Interdisciplinarity/Extradisciplinarity: On the University and the Active Pursuit of Community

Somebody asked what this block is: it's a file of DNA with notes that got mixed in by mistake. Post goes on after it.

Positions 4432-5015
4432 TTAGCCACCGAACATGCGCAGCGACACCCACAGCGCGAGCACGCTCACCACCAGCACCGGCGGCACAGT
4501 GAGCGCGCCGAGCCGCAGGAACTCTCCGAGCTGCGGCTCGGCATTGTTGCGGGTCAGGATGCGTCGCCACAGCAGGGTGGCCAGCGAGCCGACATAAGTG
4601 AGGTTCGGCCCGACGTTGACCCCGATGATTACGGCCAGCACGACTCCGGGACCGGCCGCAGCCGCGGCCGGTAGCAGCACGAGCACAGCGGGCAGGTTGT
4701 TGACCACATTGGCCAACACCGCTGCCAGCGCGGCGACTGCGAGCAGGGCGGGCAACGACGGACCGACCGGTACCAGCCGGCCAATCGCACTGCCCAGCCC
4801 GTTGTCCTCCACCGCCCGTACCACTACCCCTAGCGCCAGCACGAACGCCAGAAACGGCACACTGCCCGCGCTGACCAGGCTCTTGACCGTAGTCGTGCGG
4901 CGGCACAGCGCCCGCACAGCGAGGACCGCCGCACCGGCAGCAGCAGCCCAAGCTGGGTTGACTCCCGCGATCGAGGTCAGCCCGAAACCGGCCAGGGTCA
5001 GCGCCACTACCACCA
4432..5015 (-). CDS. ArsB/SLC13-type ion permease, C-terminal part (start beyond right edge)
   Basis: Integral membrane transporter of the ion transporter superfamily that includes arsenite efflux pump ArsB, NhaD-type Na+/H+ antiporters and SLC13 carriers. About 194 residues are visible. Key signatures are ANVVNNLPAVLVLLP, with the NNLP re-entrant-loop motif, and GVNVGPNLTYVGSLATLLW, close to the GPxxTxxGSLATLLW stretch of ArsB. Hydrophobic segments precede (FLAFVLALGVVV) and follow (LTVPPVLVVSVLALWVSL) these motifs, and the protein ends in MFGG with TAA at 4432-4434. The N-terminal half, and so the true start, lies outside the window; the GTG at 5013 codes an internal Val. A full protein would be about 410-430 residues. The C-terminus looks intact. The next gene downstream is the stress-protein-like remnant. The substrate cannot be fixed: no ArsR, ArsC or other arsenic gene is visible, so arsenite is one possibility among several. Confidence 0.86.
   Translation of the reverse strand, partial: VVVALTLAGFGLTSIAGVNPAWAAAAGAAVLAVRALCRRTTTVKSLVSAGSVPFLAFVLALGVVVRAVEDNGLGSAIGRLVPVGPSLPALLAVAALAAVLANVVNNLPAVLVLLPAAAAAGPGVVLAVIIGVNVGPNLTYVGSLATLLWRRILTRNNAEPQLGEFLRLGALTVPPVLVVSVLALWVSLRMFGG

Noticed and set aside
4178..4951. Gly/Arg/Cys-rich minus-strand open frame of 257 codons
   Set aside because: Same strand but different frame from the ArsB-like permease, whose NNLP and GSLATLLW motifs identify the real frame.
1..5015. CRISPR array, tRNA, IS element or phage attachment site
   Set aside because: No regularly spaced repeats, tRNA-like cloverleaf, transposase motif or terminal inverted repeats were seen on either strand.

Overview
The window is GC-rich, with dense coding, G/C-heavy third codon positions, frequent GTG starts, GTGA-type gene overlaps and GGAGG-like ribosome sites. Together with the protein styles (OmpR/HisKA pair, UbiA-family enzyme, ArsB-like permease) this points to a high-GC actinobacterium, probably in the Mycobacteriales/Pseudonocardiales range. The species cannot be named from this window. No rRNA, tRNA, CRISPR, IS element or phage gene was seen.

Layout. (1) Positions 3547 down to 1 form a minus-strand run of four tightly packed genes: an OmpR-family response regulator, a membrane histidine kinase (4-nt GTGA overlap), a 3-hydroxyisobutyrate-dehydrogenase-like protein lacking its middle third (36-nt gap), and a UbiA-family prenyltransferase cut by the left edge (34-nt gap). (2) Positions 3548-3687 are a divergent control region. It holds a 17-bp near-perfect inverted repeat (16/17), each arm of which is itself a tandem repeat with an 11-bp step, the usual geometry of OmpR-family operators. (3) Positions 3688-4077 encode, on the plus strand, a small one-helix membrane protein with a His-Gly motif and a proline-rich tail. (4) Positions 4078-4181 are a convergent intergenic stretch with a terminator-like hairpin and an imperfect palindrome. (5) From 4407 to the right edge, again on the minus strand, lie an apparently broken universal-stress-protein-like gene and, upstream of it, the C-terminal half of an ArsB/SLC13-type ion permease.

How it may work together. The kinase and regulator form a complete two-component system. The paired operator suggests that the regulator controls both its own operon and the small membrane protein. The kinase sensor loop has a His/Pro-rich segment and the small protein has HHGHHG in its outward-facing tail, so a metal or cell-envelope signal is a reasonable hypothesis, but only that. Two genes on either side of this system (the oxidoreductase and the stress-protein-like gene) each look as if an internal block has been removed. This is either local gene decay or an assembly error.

This paper explores a defining contradiction at the heart of the university as a social and cultural institution: society requires the university to serve it, but this service requires the university's detachment and freedom from external social determinations. I argue that we can see this paradox embedded at the very heart of the university expressed in a myriad of ways throughout the institution's long history, including the relatively recent debates about interdisciplinarity. I review some instances in the history of the university where this contradiction has expressed itself most clearly and then examine some of the ways in which the rubric "interdisciplinarity" has been deployed in the contemporary corporate university. How is the term used? Who uses it and for what reasons? How might we come to understand "interdisciplinarity" as a performative term re-presenting or promising one set of meanings, but instantiating a very different set of actions? What are the political dimensions of its use? I highlight and problematize the distinction between the emergence of "interdisciplinarity" as an intellectual phenomenon and "interdisciplinarity" as it is currently defined and administered within academic institutions. Finally, I explore an alternative way to think about what we do at the university in the name of interdisciplinarity.